Two tax partners of the Austrian (and CEE) leading tax firm Dr. Clemens Nowotny and Dr. Hannes Gurtner share their views on life, management and of course - tax.
For many years both, Dr. Hannes Gurtner and Dr. Clemens Nowotny are tax partners of a leading tax firm in Austria and CEE – LeitnerLeitner. Hannes is specialised on VAT, but Clemens – on international tax, although both are auditors as well.
Social media, reading, direct contact
We started the conversation about LinkedIn and social media at all – Hannes is not there, because he rather prefers a personal contact. This seems to be a luxury Hannes enjoys – not to check the screens every 5 minutes and dedicate time to the family. It’s an interesting approach – reading mostly technical literature, no focus on social media, just client direct relations. I recently read in a book by a psychologist that this nowadays becomes a privilege of strong personalities, but a correct one – to set borders between work and personal life.
Teaching as an art
Not only both love teaching, but Hannes compared it to an entertainment, almost like an artist on a stage. One can feel how much both enjoy their profession and do it with all their hearts.
Why Austria is 14th richest country?
It was revealing to learn that many high net worth individuals move to live in Austria. Clemens well describes – why and is it because of the tax system. In Austria the highest personal income tax bracket is above EUR 60k – 50%; > 1m – 55%. Salaries average from 4k to 17k. Clemens explained why this high tax did not create an emigration of the best brain from Austria, but had quite an opposite effect.
We also spoke of Mr. Schumpeter – the Austrian Minister of Finance a century ago. A column in the Economist is named by him. He’s been praised as a champion of innovation and entrepreneurship. We touched upon – could he have an impact on the current tax system in Austria. Also - Wikipedia says Austria is the 14th richest country in terms of GDP per capita – is it partially because of the tax system?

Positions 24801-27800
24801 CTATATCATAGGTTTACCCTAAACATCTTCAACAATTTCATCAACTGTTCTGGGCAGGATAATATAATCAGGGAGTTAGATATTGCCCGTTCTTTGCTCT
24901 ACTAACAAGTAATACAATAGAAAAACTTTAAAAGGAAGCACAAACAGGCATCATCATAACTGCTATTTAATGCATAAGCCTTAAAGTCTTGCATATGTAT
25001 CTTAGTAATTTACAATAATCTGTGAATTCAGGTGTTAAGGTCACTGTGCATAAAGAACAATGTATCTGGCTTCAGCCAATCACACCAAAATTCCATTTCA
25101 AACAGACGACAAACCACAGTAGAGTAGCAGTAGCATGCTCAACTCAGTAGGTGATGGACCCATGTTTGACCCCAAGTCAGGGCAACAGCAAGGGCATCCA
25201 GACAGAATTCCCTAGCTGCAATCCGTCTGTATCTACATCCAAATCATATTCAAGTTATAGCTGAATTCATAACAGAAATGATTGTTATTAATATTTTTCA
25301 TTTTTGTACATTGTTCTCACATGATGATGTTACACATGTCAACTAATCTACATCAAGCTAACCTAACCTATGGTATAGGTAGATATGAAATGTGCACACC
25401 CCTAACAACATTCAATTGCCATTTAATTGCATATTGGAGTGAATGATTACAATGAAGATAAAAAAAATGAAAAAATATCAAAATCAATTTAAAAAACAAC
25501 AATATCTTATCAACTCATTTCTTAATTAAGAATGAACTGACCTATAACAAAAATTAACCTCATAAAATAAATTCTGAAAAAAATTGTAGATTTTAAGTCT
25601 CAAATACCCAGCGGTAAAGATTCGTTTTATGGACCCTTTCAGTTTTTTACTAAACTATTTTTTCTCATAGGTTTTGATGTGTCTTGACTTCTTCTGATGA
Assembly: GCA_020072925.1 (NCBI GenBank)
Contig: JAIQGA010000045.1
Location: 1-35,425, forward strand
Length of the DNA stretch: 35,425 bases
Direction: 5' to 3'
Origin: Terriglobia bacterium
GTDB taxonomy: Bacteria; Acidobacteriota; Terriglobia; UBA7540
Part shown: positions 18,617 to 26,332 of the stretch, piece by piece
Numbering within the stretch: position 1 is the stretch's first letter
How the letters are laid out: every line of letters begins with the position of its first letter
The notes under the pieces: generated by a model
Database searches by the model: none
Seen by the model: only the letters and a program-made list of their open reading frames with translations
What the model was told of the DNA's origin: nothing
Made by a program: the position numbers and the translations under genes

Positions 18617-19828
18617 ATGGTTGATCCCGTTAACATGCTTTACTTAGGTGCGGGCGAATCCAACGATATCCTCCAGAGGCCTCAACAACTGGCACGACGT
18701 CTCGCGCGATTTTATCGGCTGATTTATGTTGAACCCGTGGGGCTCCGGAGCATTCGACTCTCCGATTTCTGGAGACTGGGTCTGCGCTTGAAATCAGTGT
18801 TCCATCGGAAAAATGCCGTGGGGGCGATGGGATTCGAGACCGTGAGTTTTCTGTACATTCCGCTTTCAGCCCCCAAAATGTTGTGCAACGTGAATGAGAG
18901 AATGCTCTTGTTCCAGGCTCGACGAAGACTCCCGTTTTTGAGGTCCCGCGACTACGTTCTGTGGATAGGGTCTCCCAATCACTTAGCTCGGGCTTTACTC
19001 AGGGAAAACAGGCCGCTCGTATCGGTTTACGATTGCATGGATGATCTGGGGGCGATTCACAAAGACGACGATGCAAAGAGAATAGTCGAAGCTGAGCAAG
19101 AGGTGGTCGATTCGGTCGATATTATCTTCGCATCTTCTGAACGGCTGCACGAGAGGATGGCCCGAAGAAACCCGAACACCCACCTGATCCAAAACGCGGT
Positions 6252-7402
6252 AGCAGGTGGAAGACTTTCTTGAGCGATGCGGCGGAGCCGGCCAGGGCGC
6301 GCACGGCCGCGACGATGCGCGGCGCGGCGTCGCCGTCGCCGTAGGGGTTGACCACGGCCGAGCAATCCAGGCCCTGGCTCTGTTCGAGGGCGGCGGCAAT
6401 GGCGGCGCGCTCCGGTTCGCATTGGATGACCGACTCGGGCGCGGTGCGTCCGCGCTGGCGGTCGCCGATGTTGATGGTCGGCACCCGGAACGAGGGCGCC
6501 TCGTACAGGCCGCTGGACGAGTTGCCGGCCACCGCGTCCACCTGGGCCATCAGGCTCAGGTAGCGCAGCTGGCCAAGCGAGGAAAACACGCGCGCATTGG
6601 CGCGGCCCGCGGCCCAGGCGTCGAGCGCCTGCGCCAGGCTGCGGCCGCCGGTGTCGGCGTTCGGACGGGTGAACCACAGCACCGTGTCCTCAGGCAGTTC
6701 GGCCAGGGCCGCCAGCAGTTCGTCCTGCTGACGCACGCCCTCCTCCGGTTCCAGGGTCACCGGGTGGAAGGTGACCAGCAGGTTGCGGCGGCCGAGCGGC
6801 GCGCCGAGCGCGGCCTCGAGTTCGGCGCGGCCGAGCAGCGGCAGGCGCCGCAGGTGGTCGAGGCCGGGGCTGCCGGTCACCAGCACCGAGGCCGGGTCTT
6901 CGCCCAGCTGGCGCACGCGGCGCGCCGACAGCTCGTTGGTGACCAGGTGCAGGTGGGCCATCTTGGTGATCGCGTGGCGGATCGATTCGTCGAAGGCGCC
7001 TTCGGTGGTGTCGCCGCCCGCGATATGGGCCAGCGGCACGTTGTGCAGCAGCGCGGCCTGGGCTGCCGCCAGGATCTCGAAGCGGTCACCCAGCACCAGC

1896 tax reform
Austria had a tax reform in 1896. There was a high distrust in the system & evasion before the reform. “It was the high rates that dug the grave for the Austrian tax morale.” The reform introduced the ability-to-pay principle; lowered taxes on businesses and real estate, commissions by taxpayers – intermediaries between taxpayers and authorities; stricter penalties (3x –> 9x), more rights by taxpayers to defend and reach a fair result. The reform lasted for 15 years, with a substantial increase of taxes collected. Some authors say it was a break-though in the Austrian tax system. One taka-away might be that politicians are looking for short term results (3-4 years), whereas tax policy should be a long term play.
VAT fraud still killing the economy
In many CEE countries the tax authorities more often attack exporters rights to apply 0% VAT on the sales, based on the murky answers by the foreign buyer to their tax authorities – we discussed with Hannes - could these attacks ever end, e.g. with the new VAT system approaching soon in the EU? He admits that it kills the economy that 0.1% fraudsters cause the authorities to scrutinise 99.9% of the others with heavy compliance burden. Hannes rather sees technology advancement as a solution, but it needs a unified approach.